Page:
Medicare

 

So Medicare is beginning to curve a bigger pie in national debate nowadays. It is getting so contentious that politicians lose votes depending on their position related to it. The real problem, as we all know, is not only Medicare. It is the whole health care system.

I have been in health care business for more than 20 years. I’ve witnessed its peak and now its lowest point. And because I have been part of it, I often wonder how it fell under.  Who are the culprits?



Any health care plan is designed  to insure that its subscriber receives medical/health care if s/he gets sick. Like any other insurance, with contributions and premiums, it is meant to provide comfort and peace of mind. But with Medicare, something wrong happened along the way. First, the cost of care became exorbitant largely due to high degree of technological advancements,  Research and Development, expensive litigation and lawyers catering to lawsuit-driven consumers - these are just a few of the contributing factors to its high cost. As one Doctor puts it, what will happen if lawyers and Doctors and politicians and all other health care practitioners see trillions of dollars available out there? Of course they will spend it.

And it is very easy to blame doctors and lawyers and chief executives and politicians for all the health care woes but as I delve deeper into this, I also see the patient or consumer a part of the problem. Through the years,  an increasing  amount of people  live with total disregard to good health because they have a false self-assurance that their health benefits will ‘take care of everything’ if they got sick. That is a dangerous belief. We have arrived at a point where who owns and guides our health is not ourselves anymore but some outsider. We have lost our control because drugs and surgery and therapy took the helm of our lives.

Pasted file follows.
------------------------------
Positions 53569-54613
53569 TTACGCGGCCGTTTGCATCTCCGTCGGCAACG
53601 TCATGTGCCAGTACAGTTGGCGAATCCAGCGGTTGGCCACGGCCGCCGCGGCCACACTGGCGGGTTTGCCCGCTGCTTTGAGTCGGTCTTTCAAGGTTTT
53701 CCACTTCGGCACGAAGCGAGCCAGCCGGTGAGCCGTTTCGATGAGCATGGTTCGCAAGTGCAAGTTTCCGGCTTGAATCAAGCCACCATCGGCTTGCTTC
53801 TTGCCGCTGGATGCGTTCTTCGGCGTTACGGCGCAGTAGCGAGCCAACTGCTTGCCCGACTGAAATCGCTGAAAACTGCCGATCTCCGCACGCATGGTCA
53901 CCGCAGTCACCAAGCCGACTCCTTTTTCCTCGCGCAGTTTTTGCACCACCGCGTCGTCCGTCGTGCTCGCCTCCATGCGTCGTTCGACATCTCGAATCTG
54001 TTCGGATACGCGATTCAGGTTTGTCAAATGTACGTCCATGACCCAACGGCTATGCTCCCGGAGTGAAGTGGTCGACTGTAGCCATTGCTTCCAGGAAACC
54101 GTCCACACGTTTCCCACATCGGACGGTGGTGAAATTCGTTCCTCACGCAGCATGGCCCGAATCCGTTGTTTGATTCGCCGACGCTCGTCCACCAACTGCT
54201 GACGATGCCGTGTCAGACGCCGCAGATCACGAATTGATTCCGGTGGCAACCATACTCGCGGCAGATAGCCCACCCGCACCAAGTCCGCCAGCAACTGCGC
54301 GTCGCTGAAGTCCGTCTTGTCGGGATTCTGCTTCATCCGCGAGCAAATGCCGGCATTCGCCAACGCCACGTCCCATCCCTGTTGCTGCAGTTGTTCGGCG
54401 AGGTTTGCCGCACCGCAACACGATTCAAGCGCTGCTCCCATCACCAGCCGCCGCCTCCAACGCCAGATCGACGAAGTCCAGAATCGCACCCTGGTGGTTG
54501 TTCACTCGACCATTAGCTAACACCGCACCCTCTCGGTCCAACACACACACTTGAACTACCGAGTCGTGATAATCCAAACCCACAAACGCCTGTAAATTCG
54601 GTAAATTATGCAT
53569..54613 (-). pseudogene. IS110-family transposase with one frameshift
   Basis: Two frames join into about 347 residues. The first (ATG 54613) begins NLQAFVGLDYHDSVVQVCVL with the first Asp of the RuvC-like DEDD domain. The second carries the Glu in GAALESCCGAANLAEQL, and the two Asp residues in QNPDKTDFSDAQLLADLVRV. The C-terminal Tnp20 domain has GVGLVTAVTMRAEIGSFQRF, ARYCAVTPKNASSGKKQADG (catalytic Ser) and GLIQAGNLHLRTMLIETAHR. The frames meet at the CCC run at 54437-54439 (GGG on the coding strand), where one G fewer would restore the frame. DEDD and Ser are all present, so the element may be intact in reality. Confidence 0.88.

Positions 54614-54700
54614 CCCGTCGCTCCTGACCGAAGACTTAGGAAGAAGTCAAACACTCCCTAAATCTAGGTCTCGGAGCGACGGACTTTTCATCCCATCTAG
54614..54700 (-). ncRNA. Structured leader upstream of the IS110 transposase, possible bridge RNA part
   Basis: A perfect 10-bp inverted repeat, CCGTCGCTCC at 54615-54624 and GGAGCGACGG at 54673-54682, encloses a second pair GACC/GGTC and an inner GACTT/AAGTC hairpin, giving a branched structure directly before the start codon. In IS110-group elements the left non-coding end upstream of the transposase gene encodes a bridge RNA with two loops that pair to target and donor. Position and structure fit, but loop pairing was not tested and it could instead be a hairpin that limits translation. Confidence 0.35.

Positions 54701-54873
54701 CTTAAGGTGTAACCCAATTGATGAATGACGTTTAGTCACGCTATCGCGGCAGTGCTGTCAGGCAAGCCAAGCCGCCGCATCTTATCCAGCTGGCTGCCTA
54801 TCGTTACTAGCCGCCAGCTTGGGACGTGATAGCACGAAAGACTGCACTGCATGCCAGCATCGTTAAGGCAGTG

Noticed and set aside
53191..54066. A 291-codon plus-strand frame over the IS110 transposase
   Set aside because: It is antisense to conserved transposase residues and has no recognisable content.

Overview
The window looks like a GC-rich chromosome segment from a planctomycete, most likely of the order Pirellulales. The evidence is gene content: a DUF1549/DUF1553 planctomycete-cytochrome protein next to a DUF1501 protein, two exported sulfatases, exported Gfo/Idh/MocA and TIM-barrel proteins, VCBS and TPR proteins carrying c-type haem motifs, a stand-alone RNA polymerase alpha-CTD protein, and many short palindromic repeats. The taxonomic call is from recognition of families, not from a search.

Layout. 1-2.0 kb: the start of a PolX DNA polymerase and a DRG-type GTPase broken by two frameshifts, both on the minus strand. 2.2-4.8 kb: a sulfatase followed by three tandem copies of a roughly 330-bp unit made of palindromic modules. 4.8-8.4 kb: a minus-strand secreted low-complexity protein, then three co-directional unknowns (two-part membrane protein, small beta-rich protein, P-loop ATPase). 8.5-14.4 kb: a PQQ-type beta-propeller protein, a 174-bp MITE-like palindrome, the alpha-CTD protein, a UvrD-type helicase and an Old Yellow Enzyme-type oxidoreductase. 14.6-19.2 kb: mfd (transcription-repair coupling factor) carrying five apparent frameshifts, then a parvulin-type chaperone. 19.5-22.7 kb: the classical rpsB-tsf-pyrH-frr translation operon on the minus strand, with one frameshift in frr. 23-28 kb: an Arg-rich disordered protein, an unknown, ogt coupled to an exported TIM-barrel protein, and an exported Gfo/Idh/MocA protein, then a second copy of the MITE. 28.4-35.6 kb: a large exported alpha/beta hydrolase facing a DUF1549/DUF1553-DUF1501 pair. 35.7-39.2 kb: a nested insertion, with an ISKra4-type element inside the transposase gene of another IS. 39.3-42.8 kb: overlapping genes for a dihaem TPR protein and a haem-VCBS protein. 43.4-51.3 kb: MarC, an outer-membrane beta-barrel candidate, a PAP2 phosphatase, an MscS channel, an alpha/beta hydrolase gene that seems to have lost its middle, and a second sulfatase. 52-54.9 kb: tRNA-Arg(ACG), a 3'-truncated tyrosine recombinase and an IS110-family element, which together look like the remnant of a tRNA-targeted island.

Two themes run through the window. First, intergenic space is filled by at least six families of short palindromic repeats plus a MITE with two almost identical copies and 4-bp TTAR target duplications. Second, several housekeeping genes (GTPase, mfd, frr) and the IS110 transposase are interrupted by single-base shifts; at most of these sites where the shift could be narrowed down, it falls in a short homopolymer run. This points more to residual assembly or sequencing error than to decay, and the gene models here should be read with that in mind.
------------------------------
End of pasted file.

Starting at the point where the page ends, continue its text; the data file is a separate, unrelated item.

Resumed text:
We have given up our ‘Self‘ as the main judge, juror and executioner of our health. We have lost control over our lives. The fact that ? of the US is obese is a sign that most of us have stopped owning our lives and allowed junk food, over-indulgence, inactivity, doctors, prophets of easy-fix, imbalanced lifestyle dictate us. Even now, we seem to think that the resolution of our health care crisis rely heavily on Washington.

Imagine this, if all Americans will  try owning their health, if they, from now on will live healthy lives barring accidents and genetic predispositions, we will not even be talking about health care crisis in our  future. To me, health insurance is only needed when absolutely needed. I will probably get so angry with myself if I suffer from a health condition because of my own negligence, over-indulgence, lack of discipline or lack of knowledge. To own our health, we must first learn what it takes to have good health. The next step is to have enough determination to achieve or maintain the best health possible within our means. The third step is to get habituated to the notion that there is nobody out there who will determine the course of our lives, especially our health except ourselves.

From wikipedia:
...As an example of the problem, according to theAssociated Press, the average wage couple jointly earned $89,000 annually in 2010. Upon attaining eligibility for Medicare and retirement in 2011, they would have paid in $114,000 in Medicare payroll taxes total. But their expected average medical services, including prescriptions are expected to cost $355,000, about three times what they paid in. When the last of the Baby Boomers retire in about 2030, 80 million people will be expecting coverage; the ratio of tax payers supporting the system is expected to drop from today’s 3.5 for each person, to 2.3.[75]...

...The fundamental problem is that the ratio of workers paying Medicare taxes to retired people drawing benefits is shrinking, and at the same time, the price of health care services per person is increasing.[57][58] Currently there are 3.9 workers paying taxes into Medicare for every older American receiving services. By 2030, as the baby boom generation retires, that is projected to drop to 2.4 workers for each beneficiary. Medicare spending is expected to grow by about 7 percent per year for the next 10 years.[59] As a result, the financing of the program is out of actuarial balance, presenting serious challenges in both the short-term and long-term.[48][51]...